Pure luck or proper planning? - Norseman

Pure luck or proper planning?

Norseman 2021 is over. Seen from a medical perspective, we did have some incidents. But, for the most part, things went relatively well. Still, our medical team assessed several athletes, and we forwarded a few to more definitive care.

Published: 11.Aug.2021

By Jørgen Melau
Safety Director, Norseman Xtreme Triathlon.

This year’s weather was quite a handful. I have been safety director for Norseman for 15 years, and the 2021 edition had the all over roughest weather of them all. Sure, we had winds, cold water, rain, and everything else before. Still, not in a combination like this through the race. I was there in 2005 when we decided to close the mountains. In 2021 the conditions were more challenging. Still, we didn’t close the mountains. So why did we chose to let the athletes swim in rough water and let the mount Gaustatoppen be permitted even when there was heavy wind, fog, and rain?

The reason is as simple; it isn’t due to pure luck that it all went well.

It is because we come prepared. It is because we have a fabulous team of dedicated people. We have planned the event, evaluated it, and improved it to be better year by year. That’s not luck.


Here’s some insight into how we work. The days leading up to Norseman had a perfect framing. Beautiful weather, warm water, and a lovely mix of athletes, locals, and crew. A few hours before the race start, the winds became gradually stronger. We measured and monitored temperature, humidity, wind speed, and wind direction every 30min with our professional and calibrated weather stations. We discussed the conditions with locals, went out to the swim start to evaluate, and monitored the conditions continuously. Finally, we assembled our Race Director Team to assess and determine a Go or No-Go for the swim. This team is activated if any severe incidents occur or some other unfortunate incidents are developing. The team consists of Torill (Race Director), Kalle (assistant Race Director), Jonny (assistant Safety Director), and myself (Safety Director).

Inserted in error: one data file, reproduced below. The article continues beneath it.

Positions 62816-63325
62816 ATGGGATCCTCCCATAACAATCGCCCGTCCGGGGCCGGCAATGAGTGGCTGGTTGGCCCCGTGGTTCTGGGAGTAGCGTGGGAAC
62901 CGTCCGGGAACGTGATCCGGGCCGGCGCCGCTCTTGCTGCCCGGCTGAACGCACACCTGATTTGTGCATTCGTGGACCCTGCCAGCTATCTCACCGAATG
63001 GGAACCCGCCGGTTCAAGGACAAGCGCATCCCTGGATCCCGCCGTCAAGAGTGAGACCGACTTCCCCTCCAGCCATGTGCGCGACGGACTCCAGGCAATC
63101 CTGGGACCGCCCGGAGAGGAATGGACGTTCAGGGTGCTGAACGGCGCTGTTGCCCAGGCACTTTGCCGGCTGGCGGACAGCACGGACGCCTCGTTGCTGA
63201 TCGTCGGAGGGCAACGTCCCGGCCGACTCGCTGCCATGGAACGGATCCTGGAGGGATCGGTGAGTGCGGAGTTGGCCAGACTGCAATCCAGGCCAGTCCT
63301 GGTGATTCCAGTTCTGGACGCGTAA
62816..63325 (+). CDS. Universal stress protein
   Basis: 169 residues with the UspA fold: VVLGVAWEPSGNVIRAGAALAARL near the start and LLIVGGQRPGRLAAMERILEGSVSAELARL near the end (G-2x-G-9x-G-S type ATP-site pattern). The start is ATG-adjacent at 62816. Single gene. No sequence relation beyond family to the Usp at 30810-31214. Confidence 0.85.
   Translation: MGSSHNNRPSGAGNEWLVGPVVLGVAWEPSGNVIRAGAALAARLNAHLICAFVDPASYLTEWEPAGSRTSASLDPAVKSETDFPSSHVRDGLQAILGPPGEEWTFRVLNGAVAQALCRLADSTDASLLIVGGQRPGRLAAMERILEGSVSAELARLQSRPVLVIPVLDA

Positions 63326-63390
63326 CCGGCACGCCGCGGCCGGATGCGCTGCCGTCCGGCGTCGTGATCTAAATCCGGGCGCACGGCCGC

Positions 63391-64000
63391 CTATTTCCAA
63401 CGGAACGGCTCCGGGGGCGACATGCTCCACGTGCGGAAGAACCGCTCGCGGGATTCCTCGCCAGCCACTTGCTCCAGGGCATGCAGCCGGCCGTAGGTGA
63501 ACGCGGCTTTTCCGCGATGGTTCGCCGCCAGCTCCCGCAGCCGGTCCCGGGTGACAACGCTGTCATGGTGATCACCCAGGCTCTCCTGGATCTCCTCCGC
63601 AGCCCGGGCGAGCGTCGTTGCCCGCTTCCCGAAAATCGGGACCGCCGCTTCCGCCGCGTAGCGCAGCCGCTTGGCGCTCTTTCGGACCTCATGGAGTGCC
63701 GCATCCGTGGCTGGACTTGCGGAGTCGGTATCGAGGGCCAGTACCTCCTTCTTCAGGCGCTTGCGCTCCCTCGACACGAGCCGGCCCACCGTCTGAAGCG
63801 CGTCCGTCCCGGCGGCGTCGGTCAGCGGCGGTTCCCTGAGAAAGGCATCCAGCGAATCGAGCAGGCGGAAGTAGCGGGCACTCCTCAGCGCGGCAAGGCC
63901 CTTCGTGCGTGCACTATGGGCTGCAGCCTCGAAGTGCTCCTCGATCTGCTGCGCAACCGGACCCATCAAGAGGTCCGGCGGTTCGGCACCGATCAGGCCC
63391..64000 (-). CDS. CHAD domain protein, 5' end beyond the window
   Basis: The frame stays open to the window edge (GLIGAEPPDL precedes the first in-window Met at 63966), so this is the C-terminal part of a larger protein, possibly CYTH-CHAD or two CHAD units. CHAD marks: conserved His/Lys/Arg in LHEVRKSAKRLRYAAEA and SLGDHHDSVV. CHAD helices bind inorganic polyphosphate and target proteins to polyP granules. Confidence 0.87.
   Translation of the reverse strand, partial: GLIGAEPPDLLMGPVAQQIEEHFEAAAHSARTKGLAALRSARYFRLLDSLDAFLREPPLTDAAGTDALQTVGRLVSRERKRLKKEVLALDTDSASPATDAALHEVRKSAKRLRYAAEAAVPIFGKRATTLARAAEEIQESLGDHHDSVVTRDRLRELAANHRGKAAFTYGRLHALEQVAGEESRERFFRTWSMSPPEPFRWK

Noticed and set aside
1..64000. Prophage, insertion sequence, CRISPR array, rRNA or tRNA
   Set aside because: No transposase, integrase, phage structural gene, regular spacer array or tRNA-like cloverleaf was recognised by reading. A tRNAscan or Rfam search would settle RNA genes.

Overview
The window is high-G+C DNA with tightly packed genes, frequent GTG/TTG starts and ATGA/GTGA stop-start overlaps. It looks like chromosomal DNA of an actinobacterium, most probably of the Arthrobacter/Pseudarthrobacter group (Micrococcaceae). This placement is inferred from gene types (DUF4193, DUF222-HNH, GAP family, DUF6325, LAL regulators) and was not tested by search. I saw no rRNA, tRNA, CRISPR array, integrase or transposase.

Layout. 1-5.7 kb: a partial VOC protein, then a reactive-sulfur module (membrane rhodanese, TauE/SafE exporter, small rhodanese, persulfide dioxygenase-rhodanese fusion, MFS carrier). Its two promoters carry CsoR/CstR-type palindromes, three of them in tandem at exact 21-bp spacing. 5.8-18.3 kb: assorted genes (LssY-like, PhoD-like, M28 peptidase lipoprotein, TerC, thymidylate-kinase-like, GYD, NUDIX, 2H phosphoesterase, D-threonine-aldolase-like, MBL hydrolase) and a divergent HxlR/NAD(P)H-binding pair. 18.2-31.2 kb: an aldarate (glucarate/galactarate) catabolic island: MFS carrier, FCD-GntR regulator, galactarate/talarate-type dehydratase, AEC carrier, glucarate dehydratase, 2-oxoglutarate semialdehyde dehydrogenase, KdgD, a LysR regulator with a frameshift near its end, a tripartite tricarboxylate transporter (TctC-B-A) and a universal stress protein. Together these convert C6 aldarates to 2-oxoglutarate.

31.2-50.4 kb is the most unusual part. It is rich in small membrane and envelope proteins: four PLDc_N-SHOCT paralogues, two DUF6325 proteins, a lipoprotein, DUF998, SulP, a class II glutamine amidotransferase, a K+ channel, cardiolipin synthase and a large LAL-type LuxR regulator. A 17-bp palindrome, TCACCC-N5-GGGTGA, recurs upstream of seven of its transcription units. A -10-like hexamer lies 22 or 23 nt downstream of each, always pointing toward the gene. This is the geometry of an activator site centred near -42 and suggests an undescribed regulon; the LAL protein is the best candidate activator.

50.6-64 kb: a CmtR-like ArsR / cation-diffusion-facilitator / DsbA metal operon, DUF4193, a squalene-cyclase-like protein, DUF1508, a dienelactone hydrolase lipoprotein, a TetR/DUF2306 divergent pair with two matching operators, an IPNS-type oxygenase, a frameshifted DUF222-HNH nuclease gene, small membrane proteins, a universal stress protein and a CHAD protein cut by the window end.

We planned to evaluate throughout the night, and Torill and I would make the final decision outside the ferry at 0345. In due time before the ferry went out with the athletes. Then we could quickly inform the athletes at the ferry. If we had decided to cancel the swim, plans for a duathlon type start and the course for this was already in place. We have planned different scenarios for no swims in detail over several years.

We didn’t cancel the swim. The wind was quite strong, around 8-10 m/s. But we have a solid and prepared crew, including kayakers, Red Cross, and medics. And we have several options available to ensure safety for the athletes.

Hard Facts.

Here are some hard facts about the weather. We measured weather data with calibrated instruments, a favorable side-effect of running a research group at Norseman. The days leading up to Norseman were delightful regarding the weather. Zero wind, temperatures in their 20’s and water temperatures 18-19 degrees. At the “Social swim” on Friday, the water temperature was 19,4 and wind speed at 2m/s.(meters per second) The weather started to shift the evening before the race start. I remember sitting at the “pasta buffet” talking to a nervous athlete when we suddenly spotted a sturdy whirlwind at the fjord.


At race start (0500), the wind speed was between 8 and 10 m/s but gusting even more. That is a breeze. The water temperature was 16,9 Celcius, so no worries there. At T1, the air temperature was 18,3 and wind speed 2,5, so relatively calm. Then the wind started to speed up at the first part of the bike leg. At Dyranut, the wind speed was 13,3 m/s and temperature at 8,0 Celcius. At Imingfjell, it was 2,6m/s and 10,7 Celcius.

Everything looked pretty okay at the run leg, that is, until you reached the mountain. At Gaustatoppen, the wind speed was 12-15m/s. This is a gale. The wind was gusting up to 22m/s. On top of that, the temperature was 3-4 Celcius with showers of rain. Combining the wind and the temperature, you have a wind chill of a few degrees below zero.


We discussed the closure of the mountain several times during the day. We concluded it was well within the limits of safety. The locals are invaluable when decisions like this have to be made. We rely heavily on their experience with the mountain. We also have plans to tackle bad weather conditions and reorganize the race if the mountain has to be closed. One minor but essential safety measure is that the athletes have to carry a backpack with dry clothes and other necessities if sudden bad weather occurs. As already mentioned, the wind speed was relatively high. Add to that fog, rain, and near-freezing temperatures, the last part of the race was challenging for the athletes. Inside the mountain, we set up a small field hospital suited to handle minor to severe incidents if they occur. Add up all our preparations and knowledge, and we decided that there was no need to close the mountain.

So you still believe that everything went well due to pure luck? Well, it was not. It was due to proper planning and a skilled crew. Can we do it better? Yes, we can! We have to improve continuously to stay ahead of trouble.

© Tommy Storøygard / nxtri.com
© Kai-Otto Melau / nxtri.com
© Kai-Otto Melau / nxtri.com
© Tommy Storøygard / nxtri.com
© Tommy Storøygard / nxtri.com

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